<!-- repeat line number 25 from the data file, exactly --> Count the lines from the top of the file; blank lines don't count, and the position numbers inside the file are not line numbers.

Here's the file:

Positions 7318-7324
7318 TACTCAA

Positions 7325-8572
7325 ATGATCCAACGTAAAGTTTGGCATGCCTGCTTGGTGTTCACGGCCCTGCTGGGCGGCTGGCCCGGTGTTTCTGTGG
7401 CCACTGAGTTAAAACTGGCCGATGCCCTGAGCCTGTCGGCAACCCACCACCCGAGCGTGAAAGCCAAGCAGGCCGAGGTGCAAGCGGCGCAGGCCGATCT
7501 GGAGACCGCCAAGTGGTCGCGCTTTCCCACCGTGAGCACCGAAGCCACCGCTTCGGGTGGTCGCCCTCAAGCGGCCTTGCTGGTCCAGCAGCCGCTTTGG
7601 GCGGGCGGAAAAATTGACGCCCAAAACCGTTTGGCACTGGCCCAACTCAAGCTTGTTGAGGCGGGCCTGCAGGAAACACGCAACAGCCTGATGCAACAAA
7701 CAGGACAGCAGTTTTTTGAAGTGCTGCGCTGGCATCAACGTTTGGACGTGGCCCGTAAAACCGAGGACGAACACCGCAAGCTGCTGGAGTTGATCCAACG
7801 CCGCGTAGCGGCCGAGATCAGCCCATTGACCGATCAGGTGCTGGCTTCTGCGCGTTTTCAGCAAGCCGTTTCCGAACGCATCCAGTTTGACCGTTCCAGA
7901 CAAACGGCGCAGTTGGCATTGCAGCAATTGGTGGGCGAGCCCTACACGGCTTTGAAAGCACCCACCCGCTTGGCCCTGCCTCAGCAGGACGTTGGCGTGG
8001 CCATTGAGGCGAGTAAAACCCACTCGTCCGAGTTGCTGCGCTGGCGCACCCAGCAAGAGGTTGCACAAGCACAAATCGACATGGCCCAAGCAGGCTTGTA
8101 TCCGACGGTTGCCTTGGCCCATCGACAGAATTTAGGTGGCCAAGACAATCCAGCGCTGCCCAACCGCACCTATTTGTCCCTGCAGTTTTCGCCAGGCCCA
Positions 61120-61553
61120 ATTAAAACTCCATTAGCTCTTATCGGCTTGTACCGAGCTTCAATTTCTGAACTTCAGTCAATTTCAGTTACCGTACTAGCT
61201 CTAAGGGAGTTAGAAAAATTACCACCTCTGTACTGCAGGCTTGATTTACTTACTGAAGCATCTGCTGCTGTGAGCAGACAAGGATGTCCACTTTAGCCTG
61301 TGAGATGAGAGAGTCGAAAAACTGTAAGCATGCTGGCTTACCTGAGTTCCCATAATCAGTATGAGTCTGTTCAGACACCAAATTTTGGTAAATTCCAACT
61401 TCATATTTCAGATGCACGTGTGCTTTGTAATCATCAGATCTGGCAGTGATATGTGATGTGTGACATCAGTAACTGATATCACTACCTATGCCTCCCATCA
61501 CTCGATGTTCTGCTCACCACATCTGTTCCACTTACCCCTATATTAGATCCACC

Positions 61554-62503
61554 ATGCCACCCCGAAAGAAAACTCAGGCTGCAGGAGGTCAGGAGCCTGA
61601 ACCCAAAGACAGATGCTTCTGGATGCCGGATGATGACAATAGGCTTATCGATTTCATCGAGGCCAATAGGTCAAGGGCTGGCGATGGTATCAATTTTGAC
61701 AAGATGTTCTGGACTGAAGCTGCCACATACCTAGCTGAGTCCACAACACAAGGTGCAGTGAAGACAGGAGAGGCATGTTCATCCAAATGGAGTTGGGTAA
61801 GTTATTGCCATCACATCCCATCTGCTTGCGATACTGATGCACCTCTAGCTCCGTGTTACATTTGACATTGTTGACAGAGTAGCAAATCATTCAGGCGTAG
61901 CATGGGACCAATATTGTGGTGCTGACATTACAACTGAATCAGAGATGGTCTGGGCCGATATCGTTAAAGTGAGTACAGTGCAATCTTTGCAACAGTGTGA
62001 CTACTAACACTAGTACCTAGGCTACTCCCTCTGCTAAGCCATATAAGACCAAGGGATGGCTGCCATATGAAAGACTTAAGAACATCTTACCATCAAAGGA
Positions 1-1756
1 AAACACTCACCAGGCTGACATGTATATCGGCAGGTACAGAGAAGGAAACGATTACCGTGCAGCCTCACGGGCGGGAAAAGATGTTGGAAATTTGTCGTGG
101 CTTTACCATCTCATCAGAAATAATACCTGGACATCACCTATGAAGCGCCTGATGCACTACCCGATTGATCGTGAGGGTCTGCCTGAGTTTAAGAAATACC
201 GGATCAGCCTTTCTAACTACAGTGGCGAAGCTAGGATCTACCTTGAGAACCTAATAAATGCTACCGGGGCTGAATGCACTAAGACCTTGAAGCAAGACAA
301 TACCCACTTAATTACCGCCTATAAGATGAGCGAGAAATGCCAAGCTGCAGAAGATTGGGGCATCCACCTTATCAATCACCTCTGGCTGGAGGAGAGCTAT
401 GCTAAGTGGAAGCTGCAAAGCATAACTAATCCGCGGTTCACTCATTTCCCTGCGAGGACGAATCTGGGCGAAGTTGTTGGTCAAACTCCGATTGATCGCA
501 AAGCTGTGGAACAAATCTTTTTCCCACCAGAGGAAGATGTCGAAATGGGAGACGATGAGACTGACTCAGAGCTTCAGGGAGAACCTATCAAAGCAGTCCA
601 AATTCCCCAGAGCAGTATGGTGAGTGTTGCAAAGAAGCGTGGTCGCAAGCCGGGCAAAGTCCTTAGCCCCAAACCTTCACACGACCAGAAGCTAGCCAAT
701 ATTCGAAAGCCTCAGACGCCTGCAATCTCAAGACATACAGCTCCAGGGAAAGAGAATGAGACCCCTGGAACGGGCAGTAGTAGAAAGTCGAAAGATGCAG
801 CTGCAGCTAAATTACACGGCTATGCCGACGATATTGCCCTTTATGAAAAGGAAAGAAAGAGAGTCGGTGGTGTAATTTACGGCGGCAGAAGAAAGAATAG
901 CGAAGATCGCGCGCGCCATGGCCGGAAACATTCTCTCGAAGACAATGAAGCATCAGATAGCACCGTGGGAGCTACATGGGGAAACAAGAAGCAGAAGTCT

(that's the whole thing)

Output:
62001 CTACTAACACTAGTACCTAGGCTACTCCCTCTGCTAAGCCATATAAGACCAAGGGATGGCTGCCATATGAAAGACTTAAGAACATCTTACCATCAAAGGA